Buddy Bolden’s Blues

Jelly Roll Morton, General 4003, 1939

It’s a tribute to a guy whose brief period of glory was in a place called Funky Butt Hall, before he spent his last twenty-four years in a mental institution, totally incompetent. It’s sung by a guy whose nickname is slang for the male sex organ. The singer doesn’t quote the honoree spouting words of wisdom, but instead urging someone to “open up that window and let that foul air out.”

All that said, listening to Jelly Roll Morton playing and singing “Buddy Bolden’s Blues” (also known as “I Thought I Heard Buddy Bolden Say”), recorded in 1939, just a couple years before Morton died, is a glorious experience, time after time.

The mysterious Buddy Bolden is the person most people credit with inventing jazz—except for, ironically, Jelly Roll Morton, who always claimed he invented jazz. Of course, no one person “invented” jazz. It has way too many antecedents. But you can hear in this record a nice example of the mix of blues, sacred music, and swing that Bolden’s said to have made his mark with.

The record label gives the writing credit to Morton, but most agree that the music and lyrics originated with trombonist Willy Cornish and other members of Bolden’s band, as they played at the Union Sons Hall (the place everyone called Funky Butt Hall). No recording of Bolden and company has ever been found, and Buddy’s estrangement from reality began in 1907, before anything we’d think of as jazz made it to a recording studio.

Mr. Morton was all but forgotten in the thirties, after his heyday during the preceding decade. Styles had changed, former friends and associates had been alienated. But he went out with a bang, recording solo and raconteuring away for Alan Lomax, who also put together a nice bio, Mister Jelly Roll: The Fortune of Jelly Roll Morton, New Orleans Creole and “Inventor of Jazz” in 1950. The full-band recording of “Buddy Bolden’s Blues,” with Sidney Bechet, Zutty Singleton and other New Orleans lights assisting, is probably as close to being a perfect evocation of that great city in music (and what better way to evoke NOLA?). But the solo Jelly displays piano-playing as deft and artful as always and a voice as timeless as New Orleans’ mystique. It somehow matters not at all that he’s singing about funky butts, foul air, and a man who died crazy and nearly lost to history. “Buddy Bolden’s Blues,” whoever wrote it, is divine.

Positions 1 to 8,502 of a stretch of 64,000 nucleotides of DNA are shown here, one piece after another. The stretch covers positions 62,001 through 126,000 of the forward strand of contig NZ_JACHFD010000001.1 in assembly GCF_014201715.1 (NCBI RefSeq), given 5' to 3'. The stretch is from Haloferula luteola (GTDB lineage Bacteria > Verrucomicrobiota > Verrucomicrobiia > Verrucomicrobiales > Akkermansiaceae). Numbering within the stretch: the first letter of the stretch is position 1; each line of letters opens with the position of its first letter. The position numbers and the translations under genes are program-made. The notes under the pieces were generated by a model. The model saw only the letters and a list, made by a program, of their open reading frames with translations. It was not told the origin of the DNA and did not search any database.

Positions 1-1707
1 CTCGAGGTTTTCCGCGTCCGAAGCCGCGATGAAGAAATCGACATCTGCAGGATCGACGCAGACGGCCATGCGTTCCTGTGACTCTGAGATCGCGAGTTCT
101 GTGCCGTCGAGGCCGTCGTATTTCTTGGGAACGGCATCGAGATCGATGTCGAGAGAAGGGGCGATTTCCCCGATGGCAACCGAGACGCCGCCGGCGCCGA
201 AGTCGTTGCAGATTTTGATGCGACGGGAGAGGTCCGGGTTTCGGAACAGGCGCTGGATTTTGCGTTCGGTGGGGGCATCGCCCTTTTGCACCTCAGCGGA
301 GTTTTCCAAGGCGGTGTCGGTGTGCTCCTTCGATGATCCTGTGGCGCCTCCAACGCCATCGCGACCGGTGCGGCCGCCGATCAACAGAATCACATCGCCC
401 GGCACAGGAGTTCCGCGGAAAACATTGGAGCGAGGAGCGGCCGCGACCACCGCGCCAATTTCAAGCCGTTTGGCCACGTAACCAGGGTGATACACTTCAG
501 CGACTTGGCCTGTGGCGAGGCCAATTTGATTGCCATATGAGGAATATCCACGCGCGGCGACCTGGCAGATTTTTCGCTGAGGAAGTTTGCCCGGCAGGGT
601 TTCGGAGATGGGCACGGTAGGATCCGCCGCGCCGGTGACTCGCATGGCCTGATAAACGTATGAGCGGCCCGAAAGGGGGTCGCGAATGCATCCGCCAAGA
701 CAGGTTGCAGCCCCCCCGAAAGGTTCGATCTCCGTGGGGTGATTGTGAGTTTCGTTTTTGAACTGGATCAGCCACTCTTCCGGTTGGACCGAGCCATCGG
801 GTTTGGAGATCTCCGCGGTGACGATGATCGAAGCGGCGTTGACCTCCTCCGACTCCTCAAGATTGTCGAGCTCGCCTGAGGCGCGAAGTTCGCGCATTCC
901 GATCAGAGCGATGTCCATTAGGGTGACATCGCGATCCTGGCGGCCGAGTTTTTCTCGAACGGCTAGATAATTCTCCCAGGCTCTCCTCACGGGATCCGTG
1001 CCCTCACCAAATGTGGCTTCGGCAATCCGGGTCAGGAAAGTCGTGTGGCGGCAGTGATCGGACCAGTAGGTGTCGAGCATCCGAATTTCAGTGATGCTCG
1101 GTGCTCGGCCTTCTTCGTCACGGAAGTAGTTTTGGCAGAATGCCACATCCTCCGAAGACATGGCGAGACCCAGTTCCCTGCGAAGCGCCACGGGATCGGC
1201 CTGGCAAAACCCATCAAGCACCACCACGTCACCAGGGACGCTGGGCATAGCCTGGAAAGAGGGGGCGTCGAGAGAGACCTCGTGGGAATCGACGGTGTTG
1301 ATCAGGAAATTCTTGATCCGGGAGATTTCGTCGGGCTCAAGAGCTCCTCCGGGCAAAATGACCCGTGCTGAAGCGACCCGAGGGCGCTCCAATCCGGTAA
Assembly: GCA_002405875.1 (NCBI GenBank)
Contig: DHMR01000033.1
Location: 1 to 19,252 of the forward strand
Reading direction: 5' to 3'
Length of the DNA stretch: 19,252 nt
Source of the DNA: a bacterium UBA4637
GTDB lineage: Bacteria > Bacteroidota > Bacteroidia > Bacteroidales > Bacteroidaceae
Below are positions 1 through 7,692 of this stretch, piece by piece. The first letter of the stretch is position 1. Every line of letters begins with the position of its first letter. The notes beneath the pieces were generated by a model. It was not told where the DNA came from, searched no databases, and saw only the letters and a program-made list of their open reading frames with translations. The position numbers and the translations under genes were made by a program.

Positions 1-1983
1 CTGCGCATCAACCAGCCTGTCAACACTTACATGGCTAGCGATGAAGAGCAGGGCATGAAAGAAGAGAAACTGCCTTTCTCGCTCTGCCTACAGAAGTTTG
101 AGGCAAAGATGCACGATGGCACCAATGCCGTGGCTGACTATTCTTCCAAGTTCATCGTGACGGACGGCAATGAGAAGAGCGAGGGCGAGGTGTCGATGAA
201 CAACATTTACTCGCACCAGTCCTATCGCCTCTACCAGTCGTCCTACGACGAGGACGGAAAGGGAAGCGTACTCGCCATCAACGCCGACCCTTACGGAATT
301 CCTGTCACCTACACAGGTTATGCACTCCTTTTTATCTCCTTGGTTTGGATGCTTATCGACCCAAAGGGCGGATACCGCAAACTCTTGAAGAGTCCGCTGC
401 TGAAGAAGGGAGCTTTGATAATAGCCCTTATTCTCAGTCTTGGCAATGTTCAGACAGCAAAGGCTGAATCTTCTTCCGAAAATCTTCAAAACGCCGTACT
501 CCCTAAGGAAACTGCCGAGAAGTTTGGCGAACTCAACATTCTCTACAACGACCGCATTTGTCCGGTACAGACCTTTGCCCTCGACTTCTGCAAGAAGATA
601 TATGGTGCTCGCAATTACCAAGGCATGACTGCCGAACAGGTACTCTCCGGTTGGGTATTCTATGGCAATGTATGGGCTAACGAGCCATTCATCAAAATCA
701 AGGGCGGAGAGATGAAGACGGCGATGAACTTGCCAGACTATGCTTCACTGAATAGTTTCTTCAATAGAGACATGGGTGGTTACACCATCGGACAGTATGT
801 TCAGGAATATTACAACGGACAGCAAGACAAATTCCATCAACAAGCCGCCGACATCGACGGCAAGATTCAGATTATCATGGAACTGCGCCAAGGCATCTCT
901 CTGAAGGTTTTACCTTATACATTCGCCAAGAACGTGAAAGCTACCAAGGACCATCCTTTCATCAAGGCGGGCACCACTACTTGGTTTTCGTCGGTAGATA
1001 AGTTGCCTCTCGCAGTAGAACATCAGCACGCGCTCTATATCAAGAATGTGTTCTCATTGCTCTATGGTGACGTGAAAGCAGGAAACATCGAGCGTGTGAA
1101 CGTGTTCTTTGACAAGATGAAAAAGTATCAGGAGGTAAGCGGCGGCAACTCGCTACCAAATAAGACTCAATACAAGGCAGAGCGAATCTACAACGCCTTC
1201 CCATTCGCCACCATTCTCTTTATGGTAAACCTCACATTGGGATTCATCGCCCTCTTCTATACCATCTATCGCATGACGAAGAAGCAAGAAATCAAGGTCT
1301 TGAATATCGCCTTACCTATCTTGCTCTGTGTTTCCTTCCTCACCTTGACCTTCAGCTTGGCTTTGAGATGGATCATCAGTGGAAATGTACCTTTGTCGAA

Feeling Good

Ahmad Jamal, Argo 5504, 1965

Jazz is not for 45s.

Prior to the introduction of the 45 rpm and LP formats in the late ‘40s, jazz was recorded and heard on 78s, and there is still no better way to listen to Jelly Roll Morton, Sidney Bechet, or Django Reinhardt. Then, the LP came along and changed the way people listened to jazz and changed the way jazz artists delivered their music. Monk, Mingus, Miles, and other lights of the ‘50s and ’60s created albums of songs, mostly longer than a 78 or 45 side allowed, that flowed and created a sustained mood. In the CD and streaming eras, the LP format is still the way to listen to jazz.

Yes, there’ve been some jazz instrumental singles that charted in the 45 era. Cannonball Adderley’s “Mercy, Mercy, Mercy” (written by band-member Joe Zawinul) made it to #11 Billboard in 1967, and Cannonball had a couple of charting singles before that one and a couple after. It stands on its own as a powerful 45, compacting a succession of dramatic tension-release waves into a three-plus-minute live performance captured nicely—if enhanced somewhat in post-production—on record.

Ramsey Lewis did Cannon even better, with a whole string of moderate hits and a couple of blockbusters, “The ‘In’ Crowd” and “Hang On, Sloopy.” All of these songs fall into the funky-groove mode, and they all were also big vocal hits by pop singers. “Feeling Good” meets all of these criteria—except that it wasn’t an instrumental hit.

“Feeling Good” started out in Anthony Newley and Leslie Bricusse’s 1964 musical The Roar of the Greasepaint – The Smell of the Crowd. Ahmad Jamal transforms it. His piano pattern is hypnotic, the bass punctuation keeps things going, the drums never intrude. There’s space. It’s the kind of groove song that could go on and on, but it’s just perfect under the length restrictions of the 45. (“Leave them wanting more”—advice quite a few jazz performers might’ve benefited from.) I always sigh immediately after Ahmad and the band hit the final beat. I haven’t heard the album the song appears on, The Roar of the Greasepaint–which covers of all of the songs in the musical–but it’s the closer. Perfect.